|Elsas creativity blog - Welcome into my World. Creating, connecting, exchanging.|
| Home Overview Elsa's
Creativity Blog - Welcome Blogs - Aug 05-Sept 4 09 Blogs - Now contact
Elsas Creativity Blogs - an ongoing journey
So here I am,
A big question - how to do this?
I can do this,
It's easiest in the morning.
What do you see when
Taboos. Who may
see what? What's okay to share with students?
I teach. There's nothing I am writing that is sexually explicit. There's nothing that incites to violence, terrorism, prejudice. There's no nudity. No terrible secrets are revealed. And yet I go, what is appropriate for students? Is this too personal?
I don't mean, should this stay off the web and unpublished.
But I have students look at the occasional piece. I have wondered, is this safe to show, when I wrote about the rage of the self-proclaimed righteous, talking about the many Muslims outraged at a cartoon while not outraged at Muslim violence. But in that case a colleague worried for my safety, and my partner too would have preferred if I wrote the same things under another name.
The taboos I am thinking of here are different.
Last night there was a news clip on a high school teacher who, in the 1970's, sweet-talked (and wined and dined) about two dozen of his students into having sex with him. He was sorry, knew he had crossed a line. But it was only a decade later that laws were passed prohibiting teachers to have sexual relations with underage students, so according to him, he had done nothing illegal. (He did not mention the two cases, according to the charges, where former students alleged the sex was not consensual.)
His line is one I would not want ever to get near - not because he ever had sex with a student. I know some teachers and students truly fall for each other - with Abelard and Heloise being a famous duo from history. But this teacher set up situations in order to manipulate students into having sex with him, situations in which they found it hard to say no, even when inside themselves they were often saying no. Plus not only was he a manipulative user (telling the students - every one of them, one after the other - that they were special, pushing them to get drunk, and so on), but he was their teacher, in a power position, and using that leverage as well.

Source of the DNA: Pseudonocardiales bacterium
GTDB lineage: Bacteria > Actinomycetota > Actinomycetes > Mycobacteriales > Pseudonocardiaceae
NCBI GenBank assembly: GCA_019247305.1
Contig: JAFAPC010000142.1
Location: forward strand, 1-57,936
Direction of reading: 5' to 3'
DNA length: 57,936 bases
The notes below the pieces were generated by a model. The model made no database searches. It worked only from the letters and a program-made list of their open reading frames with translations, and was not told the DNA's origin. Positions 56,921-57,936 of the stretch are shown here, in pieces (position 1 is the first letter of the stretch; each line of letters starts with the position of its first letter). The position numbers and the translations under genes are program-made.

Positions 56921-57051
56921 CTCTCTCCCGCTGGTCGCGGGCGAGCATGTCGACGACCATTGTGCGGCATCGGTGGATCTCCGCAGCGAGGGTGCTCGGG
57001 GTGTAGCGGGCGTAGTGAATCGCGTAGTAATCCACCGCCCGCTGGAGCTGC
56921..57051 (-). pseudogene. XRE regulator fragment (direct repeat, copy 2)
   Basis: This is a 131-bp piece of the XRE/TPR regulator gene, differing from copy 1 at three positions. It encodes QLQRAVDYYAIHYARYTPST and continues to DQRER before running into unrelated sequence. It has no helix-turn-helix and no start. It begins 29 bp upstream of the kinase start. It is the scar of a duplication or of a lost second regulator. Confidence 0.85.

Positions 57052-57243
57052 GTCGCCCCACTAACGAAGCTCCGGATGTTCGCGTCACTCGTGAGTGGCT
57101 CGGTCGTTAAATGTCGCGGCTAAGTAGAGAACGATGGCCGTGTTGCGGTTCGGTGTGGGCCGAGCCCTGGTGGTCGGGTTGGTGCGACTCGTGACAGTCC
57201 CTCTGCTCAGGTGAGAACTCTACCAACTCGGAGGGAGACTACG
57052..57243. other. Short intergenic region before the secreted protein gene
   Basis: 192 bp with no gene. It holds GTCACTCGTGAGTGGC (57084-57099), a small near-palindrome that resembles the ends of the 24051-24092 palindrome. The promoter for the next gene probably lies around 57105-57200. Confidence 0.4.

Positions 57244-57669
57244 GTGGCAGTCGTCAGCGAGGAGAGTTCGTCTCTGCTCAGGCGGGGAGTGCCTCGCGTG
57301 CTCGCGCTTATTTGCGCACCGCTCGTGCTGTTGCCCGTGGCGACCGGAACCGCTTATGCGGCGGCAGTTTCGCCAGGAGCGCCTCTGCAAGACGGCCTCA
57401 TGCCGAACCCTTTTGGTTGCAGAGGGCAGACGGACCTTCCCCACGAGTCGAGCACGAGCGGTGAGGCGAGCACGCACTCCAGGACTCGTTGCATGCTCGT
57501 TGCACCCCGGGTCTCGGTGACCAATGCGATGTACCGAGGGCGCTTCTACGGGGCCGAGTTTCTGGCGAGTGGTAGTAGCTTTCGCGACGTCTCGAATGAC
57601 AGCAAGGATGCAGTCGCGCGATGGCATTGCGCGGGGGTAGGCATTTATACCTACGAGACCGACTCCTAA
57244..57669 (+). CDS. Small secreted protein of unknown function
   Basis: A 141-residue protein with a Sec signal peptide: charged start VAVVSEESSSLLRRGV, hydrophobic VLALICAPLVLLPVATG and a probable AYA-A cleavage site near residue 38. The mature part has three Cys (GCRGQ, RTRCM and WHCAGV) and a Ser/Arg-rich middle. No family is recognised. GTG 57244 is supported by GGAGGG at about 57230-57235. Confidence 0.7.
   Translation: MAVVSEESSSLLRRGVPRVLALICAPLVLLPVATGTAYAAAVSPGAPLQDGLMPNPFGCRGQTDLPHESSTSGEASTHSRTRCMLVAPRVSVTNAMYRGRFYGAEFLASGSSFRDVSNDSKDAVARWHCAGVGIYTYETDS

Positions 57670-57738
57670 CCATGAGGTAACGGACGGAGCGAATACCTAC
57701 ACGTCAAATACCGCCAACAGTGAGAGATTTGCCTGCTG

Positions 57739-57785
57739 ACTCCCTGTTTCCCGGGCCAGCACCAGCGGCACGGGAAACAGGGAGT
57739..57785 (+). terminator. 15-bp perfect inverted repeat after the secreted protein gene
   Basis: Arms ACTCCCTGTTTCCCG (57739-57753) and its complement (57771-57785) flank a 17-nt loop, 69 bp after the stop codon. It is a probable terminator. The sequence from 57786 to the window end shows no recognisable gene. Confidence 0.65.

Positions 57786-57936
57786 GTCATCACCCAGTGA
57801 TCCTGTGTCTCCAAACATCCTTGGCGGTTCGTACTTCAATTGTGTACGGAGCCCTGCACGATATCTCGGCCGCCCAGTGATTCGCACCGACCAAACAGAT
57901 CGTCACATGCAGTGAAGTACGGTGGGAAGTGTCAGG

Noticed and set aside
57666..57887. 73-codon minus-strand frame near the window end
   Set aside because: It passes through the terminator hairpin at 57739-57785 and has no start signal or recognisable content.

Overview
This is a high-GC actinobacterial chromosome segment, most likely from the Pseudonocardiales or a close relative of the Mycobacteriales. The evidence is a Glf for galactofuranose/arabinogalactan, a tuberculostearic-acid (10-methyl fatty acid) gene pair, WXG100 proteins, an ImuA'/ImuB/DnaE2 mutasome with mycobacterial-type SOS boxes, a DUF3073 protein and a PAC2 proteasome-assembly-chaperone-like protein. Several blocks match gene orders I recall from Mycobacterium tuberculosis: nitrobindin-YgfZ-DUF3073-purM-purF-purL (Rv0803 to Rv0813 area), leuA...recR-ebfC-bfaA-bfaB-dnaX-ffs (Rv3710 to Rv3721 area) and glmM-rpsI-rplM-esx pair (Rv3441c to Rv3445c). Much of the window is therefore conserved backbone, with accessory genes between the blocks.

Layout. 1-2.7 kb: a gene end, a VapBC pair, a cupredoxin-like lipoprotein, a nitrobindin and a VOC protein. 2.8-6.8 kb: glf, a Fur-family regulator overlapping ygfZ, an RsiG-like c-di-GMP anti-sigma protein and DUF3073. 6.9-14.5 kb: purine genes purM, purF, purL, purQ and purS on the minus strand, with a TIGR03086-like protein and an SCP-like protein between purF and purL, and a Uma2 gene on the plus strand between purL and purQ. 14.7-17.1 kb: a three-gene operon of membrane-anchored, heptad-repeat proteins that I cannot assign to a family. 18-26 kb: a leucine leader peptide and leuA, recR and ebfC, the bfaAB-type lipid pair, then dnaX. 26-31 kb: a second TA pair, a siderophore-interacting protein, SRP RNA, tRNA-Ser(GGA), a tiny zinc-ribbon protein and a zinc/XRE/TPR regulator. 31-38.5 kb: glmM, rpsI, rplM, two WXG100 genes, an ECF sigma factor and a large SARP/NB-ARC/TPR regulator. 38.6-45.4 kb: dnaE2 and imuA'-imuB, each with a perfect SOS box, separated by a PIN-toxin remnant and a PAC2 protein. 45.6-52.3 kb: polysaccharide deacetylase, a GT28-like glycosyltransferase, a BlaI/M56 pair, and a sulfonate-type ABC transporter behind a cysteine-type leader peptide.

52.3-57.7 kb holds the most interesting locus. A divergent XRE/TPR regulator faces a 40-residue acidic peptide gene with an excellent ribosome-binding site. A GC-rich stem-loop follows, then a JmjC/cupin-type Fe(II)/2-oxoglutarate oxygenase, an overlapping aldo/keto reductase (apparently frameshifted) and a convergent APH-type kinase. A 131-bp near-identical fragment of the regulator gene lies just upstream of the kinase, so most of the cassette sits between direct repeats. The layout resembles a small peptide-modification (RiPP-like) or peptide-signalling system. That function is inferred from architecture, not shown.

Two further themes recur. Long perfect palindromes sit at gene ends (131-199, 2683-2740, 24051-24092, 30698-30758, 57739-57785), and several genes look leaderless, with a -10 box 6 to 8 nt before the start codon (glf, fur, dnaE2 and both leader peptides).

That teacher crossed lots of lines - lines to do with caring, consideration, respect, fairness, justice (even if at the time he rarely cossed a legal line).
Back to my own taboos. They're far from his.
Some of my general taboos have to do with revealing anything that might smack of weakness. That has been a lifelong thing. Somehow very early I learned that, in fundamental ways, it was okay for others to be weak, outsiders, shy, and so on, but I had to be strong, be able to withstand, not care. It was not fair to others to reveal otherwise or be otherwise - plus I had better watch out, or they would use the information against me, mainly to make fun of me, which would of course only put me further outside.
"Keep a still upper lip." A British phrase from the nineteenth century - but pretty applicable to me.
I'm not the person I was as a child. Yet some of the old taboos still linger.
At the very least, I hesitate: how far is it okay to invite students in?
I do talk of many experiences in my classes - those experiences (briefly told) fit with the course material, and I've had students say that some of those stories are what they most remember from the classes. But the stories are generally from the "fine for everyone to know" part of me (a part which has expanded over the years).
Years ago, I was struck by an article by a teacher, in which she described how her teaching became much more effective once she included her own experiences.
Another teacher has just come to mind - very different. She would not even let students know her religion, or any of her opinions, so as not to influence them.
I have no trouble letting students know my beliefs and opinions. In fact, my belief is that I'm there to help them think as well as possible, and part of it is through showing how I back my opinions. In other words, if you can come up with better arguments, great, that way I can learn.
Experiences are different, for me.
The question is: which experiences have a place in the classroom?
So I am somewhere near where I started - unsure of what I think fits for students to read about me (and so know about me) within the context of a class. (Published stuff, not mentioned in a class, is something else - it's available to the whole world).
But I'm also not quite where I was at the start of this piece - because I have written about my thoughts, my wondering, my hesitations, and am sending my thoughts out to you - to you if you're a teacher, and to everyone who reads this, because we've all been students.
What are your thoughts and experiences re this?
As always, welcome into my world.
OCTOBER 10 , 2006
copyright © Elsa Schieder 2006, 2011
Or you can just
- Elsa's creativity blog -
Taboos. Who may see what? What's
okay to share with students? Ideas, yes. What about childhood experiences?
Creative writing? Elsas Creativity Blog explores: